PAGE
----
Notwithstanding the fact that we are after the High Holidays, Chassidut teaches that how we spend Shabbat Bereishit, (referring to the first Shabbat after the holidays and the first parasha of the Torah) will have a qualitative effect on our entire coming year. Therefore, it is logical to expect that in this portion are more core messages than might be in any other portion.

Rebbe Michil of Zlotchuv chooses a verse about marriage as the paradigm for how to face the challenges in our lives. "And G‑d said, it is not good for the man to be alone, I will make a helpmate corresponding (in Hebrew, "k'negdo") for him". (Gen. 2:18) Interestingly, the word "k'negdo" can also be translated as "against him". The commentary in Talmud explains the term to mean: "help - against him". If a husband acts properly, his wife helps him; if a husband does not act properly, his wife becomes his adversary. (Yevamot 63a) When G‑d created this physical world, it became necessary that the world should recognize G‑d's greatness…

The above explanation is really quite a radical jump, and others suggest that the dichotomy is not really supported by the verse. They suggest a more mystical approach that fits more with the words according to the Arizal, who said that when G‑d created this physical world, it became necessary that the world should recognize G‑d's greatness. As part of this process, a soul is taught the entire Torah before it is born into a body, and, just before birth, an angel comes and taps the baby on the mouth and all that has been learned is forgotten. Why was everything learned, only to be apparently forgotten?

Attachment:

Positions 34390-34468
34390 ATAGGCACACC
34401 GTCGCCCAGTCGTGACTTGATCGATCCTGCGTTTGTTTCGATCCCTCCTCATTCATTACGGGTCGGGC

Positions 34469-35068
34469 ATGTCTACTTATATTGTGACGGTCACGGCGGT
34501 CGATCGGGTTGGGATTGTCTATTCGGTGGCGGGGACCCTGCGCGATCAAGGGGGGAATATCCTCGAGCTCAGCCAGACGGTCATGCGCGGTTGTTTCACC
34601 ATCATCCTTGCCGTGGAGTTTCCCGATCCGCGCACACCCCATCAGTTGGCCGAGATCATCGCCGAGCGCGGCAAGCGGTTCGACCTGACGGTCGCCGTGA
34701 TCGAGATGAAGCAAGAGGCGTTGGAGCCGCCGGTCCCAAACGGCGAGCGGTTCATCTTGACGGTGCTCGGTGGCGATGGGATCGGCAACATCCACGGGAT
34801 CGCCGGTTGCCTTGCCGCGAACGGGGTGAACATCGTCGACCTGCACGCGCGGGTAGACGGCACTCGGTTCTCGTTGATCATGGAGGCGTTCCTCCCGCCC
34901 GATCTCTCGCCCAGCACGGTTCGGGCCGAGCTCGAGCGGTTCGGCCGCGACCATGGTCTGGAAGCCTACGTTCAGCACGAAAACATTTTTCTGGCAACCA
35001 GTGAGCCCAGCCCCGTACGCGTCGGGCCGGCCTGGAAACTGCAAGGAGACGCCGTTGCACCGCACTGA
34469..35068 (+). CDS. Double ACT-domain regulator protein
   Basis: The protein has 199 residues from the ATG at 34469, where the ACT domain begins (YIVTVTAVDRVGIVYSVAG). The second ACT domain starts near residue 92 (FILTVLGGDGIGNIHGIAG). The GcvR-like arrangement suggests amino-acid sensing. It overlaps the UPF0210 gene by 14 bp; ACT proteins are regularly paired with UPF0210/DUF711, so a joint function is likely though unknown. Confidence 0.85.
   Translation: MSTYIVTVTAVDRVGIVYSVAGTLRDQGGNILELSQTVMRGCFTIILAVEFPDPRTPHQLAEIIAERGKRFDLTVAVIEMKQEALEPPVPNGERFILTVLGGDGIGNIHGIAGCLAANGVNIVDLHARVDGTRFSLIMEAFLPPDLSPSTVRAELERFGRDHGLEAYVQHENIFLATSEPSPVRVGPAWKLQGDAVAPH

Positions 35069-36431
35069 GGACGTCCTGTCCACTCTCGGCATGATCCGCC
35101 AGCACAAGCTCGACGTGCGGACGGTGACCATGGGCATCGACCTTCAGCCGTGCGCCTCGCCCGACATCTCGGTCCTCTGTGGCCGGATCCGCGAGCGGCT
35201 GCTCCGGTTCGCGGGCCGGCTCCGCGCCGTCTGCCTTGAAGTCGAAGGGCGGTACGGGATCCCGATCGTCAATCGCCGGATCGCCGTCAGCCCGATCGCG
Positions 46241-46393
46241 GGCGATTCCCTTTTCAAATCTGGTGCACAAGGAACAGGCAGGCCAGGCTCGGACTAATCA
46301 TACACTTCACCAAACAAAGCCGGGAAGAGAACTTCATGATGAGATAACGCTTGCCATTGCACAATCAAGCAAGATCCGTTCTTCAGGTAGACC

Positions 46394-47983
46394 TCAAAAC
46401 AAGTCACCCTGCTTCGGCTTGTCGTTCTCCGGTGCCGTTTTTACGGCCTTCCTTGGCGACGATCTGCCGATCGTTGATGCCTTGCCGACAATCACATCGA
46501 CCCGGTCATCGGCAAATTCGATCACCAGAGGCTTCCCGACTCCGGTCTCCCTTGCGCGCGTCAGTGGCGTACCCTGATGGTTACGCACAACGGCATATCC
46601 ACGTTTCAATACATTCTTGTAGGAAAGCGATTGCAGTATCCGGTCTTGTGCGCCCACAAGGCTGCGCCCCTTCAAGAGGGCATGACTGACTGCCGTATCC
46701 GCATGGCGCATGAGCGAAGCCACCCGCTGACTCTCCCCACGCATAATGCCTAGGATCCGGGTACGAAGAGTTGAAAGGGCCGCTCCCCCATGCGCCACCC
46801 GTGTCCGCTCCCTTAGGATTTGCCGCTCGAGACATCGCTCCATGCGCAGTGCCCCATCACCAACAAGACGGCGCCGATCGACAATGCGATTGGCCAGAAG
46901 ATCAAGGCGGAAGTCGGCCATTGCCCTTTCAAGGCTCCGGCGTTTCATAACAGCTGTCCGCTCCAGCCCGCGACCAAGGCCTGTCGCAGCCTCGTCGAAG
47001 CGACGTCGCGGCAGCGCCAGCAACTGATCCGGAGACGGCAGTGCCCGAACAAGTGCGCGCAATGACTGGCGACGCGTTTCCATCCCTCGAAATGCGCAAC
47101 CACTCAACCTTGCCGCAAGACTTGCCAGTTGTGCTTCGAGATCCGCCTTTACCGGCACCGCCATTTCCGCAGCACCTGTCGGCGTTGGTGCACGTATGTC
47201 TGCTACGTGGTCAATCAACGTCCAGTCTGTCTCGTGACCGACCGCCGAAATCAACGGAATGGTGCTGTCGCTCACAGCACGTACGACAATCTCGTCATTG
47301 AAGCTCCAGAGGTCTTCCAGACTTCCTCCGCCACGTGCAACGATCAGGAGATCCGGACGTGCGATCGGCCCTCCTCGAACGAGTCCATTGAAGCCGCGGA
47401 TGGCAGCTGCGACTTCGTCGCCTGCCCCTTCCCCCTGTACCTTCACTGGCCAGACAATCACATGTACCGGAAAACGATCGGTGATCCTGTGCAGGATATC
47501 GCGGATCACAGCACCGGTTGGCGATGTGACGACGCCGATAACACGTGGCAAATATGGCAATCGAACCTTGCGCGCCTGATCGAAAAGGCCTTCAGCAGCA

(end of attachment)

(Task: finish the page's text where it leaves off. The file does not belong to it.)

The answer is that even though forgotten, an impression still remains that will eventually be a key to allow the person to reach a higher spiritual level. Only from the difficulty caused by our forgetting Torah will we eventually arrive at the full knowledge and recognition of G‑d's greatness. This is the secret meaning of the verse, "G‑d will not abandon what is in his hand"; (Psalms 37:33) G‑d will not completely take away the knowledge that was originally given to the soul, and He will not allow us to be judged as though we were independent and fully responsible for all of our actions. This is what the Arizal meant when he said that the world should recognize G‑d's greatness. We recognize things we already know and can identify, when we come upon them again.

And so the verse, "It was not good for the man to be alone" means it was not good for man to be alone without any obstacles. Personal growth only comes with struggle. G‑d makes a "help against" evil with which to struggle, so we will come to the eventual good. This is also the explanation in Yevamot: if he merits, she is a help, if he does not merit, she is an obstacle.

And finally, this is what is meant by the verse, and "the Land was utter chaos (in Hebrew, 'tohu v'vohu')". (Gen. 1:2) Where there is chaos, you have 'vohu', which literally means "He will come". This teaches us that "He", i.e. G‑d, "will come", as it is written, "Into every place that the Jewish people are exiled, the Divine Presence is exiled with them to help them." (Megilla 29a) And this should lead to the biggest good of all, the arrival of Mashiach.

Shabbat Shalom and Shana Tova, Shaul

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